Kanye West takes a gospel turn on ‘Jesus Is King’

Dom Brazeau

After multiple missed release dates and title changes to the album, Kanye West finally released “Jesus Is King.” It’s one of the strangest albums of 2019 — admittedly, it isn’t the most well-liked, but it does show Kanye’s new direction. 

Kanye is one of those artists who needs no introduction. From crazy stunts all over social media to now being a born-again Christian, Kanye is constantly changing, and “Jesus Is King” is no exception. The artist’s year has been yet another rollercoaster. He almost quit rap altogether, saying it was “the devil’s music,” and he started Sunday Service, which contributed to the overall sound of the album. 


Kanye’s Sunday Service is a choir that sings gospel versions of some of Kanye’s older songs.

The album opens with this same choir, singing “Every Hour,” which doesn’t have Kanye on it at all. The piano and choir do a good job, but this song doesn’t really have any direction, with the choir mostly singing the phrase “every hour” over and over.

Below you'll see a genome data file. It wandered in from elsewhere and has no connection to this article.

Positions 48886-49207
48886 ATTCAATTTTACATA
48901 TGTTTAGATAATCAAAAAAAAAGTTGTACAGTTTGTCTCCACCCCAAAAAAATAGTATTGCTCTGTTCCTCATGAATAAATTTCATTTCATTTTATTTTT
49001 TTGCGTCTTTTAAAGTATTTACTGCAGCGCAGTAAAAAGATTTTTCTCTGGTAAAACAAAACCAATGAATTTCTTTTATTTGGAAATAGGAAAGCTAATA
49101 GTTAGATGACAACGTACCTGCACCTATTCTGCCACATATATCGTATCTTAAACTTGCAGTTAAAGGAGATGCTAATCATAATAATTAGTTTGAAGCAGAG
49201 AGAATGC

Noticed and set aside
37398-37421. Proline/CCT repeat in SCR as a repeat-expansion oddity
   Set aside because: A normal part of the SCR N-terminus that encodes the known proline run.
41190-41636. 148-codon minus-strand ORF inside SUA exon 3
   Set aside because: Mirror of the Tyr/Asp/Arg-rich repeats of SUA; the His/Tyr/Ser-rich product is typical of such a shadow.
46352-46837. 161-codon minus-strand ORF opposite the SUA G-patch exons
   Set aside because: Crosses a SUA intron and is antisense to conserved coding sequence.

Score: 5/10

Favorite Tracks: “Follow God,” “Water”

Least Favorite tracks: “Closed On Sunday” 

The second track, “Selah,” has Kanye rapping about different Bible verses, and again, the choir is featured. The song ends with lots of different vocals, and it sounds like an outro that could have come off of some of his previous projects.

“Follow God” is one of the better tracks on the album and has a beat carried by a vocal sample. This song is one of the shorter ones, coming in at under two minutes. 

“Closed On Sunday” is a slower song that builds as the song goes on. It also has a weird lyric about Chick-fil-A. “On God” has one of the better beats on the album, but the lyrics are not anything special. 

“Water,” again assisted by the choir, is one of the best songs, but it blends in with the rest of the album. Once you get to the back half of the tracklist, songs like “Everything We Need,” “Hands On” and “Jesus Is Lord” all sound similar. 

The last track that really stands out is “Use The Gospel,” a track that features both the rap group Clipse and Kenny G. The beat sounds like your car telling you to fasten your seat belt with an annoying beep. Kanye doesn’t really add anything to the track. Clipse also doesn’t wow, other than the fact that this is the first time in a while that you can hear both of them together. For the most part, Kenny G’s saxophone solo is the best part. 

Overall, “Jesus Is King” has one major problem, and it’s Kanye. He doesn’t do anything all that special to make this a great sound. Many of his features outshine him, and the beats tend to be more interesting than what he is saying. “Jesus Is King” isn’t bad, but it also isn’t good. It’s an album that will most likely be forgotten in a few weeks.

Dominic Brazeau can be reached at entertainment@collegian.com or on Twitter @DomBrazeau.